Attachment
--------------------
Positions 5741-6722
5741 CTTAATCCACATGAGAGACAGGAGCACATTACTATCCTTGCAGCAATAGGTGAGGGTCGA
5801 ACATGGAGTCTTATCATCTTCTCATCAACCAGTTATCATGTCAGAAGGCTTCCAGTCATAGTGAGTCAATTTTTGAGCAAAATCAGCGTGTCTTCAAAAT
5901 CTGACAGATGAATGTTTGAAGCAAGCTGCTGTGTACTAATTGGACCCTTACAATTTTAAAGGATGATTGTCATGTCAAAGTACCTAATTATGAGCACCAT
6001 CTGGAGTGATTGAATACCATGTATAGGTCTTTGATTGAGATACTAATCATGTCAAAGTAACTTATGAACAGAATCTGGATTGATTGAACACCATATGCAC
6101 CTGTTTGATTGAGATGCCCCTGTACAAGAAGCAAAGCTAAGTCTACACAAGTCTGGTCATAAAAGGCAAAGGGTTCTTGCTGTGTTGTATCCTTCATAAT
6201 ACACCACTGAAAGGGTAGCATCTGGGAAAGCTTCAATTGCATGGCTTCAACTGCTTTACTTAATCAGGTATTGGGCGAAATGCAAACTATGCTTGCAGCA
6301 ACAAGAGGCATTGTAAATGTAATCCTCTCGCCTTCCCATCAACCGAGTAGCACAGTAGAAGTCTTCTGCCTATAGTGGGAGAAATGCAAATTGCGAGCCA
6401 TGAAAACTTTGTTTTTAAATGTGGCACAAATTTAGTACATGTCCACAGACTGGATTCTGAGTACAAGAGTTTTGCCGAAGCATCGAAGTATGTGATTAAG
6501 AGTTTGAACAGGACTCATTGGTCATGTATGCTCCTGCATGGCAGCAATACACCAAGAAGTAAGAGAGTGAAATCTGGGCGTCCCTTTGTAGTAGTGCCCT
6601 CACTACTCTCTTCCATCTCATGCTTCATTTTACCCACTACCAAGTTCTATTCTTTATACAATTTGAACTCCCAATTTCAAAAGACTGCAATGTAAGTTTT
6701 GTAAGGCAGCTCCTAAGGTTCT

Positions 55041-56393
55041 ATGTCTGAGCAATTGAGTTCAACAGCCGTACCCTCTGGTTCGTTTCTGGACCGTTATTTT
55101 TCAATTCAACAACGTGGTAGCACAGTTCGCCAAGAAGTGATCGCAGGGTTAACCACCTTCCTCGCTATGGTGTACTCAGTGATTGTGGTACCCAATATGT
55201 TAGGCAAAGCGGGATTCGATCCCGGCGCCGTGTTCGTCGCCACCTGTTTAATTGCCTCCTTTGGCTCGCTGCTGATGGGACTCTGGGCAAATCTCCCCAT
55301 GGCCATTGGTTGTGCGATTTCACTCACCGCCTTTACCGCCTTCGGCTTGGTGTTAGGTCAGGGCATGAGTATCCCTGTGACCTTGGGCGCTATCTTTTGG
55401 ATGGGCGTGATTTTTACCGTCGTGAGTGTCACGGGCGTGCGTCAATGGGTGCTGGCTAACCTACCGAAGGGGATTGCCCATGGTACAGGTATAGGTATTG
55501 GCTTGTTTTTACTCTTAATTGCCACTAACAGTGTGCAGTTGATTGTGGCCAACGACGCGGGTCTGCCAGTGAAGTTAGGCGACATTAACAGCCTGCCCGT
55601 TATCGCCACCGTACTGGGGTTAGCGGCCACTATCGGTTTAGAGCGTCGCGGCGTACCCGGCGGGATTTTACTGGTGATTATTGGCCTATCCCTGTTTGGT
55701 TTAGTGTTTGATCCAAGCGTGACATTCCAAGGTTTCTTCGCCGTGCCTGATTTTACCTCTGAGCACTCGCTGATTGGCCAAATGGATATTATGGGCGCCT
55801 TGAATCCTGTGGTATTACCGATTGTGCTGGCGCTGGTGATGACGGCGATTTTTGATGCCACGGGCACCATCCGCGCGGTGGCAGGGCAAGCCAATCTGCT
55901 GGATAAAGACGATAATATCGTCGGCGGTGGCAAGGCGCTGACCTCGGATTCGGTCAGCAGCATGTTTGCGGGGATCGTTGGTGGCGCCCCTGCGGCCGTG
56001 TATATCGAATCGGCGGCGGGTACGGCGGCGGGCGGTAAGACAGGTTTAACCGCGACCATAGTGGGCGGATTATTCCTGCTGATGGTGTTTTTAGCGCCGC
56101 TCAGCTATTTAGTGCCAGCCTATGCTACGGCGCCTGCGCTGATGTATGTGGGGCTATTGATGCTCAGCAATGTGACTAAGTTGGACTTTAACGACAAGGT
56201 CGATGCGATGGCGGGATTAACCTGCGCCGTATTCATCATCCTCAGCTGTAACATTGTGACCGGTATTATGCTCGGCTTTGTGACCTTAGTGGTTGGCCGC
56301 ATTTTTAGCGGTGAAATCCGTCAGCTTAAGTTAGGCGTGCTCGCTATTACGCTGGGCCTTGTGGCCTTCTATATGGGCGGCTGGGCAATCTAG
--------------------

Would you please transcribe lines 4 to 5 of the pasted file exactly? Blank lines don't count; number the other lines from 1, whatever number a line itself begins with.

5901 CTGACAGATGAATGTTTGAAGCAAGCTGCTGTGTACTAATTGGACCCTTACAATTTTAAAGGATGATTGTCATGTCAAAGTACCTAATTATGAGCACCAT
6001 CTGGAGTGATTGAATACCATGTATAGGTCTTTGATTGAGATACTAATCATGTCAAAGTAACTTATGAACAGAATCTGGATTGATTGAACACCATATGCAC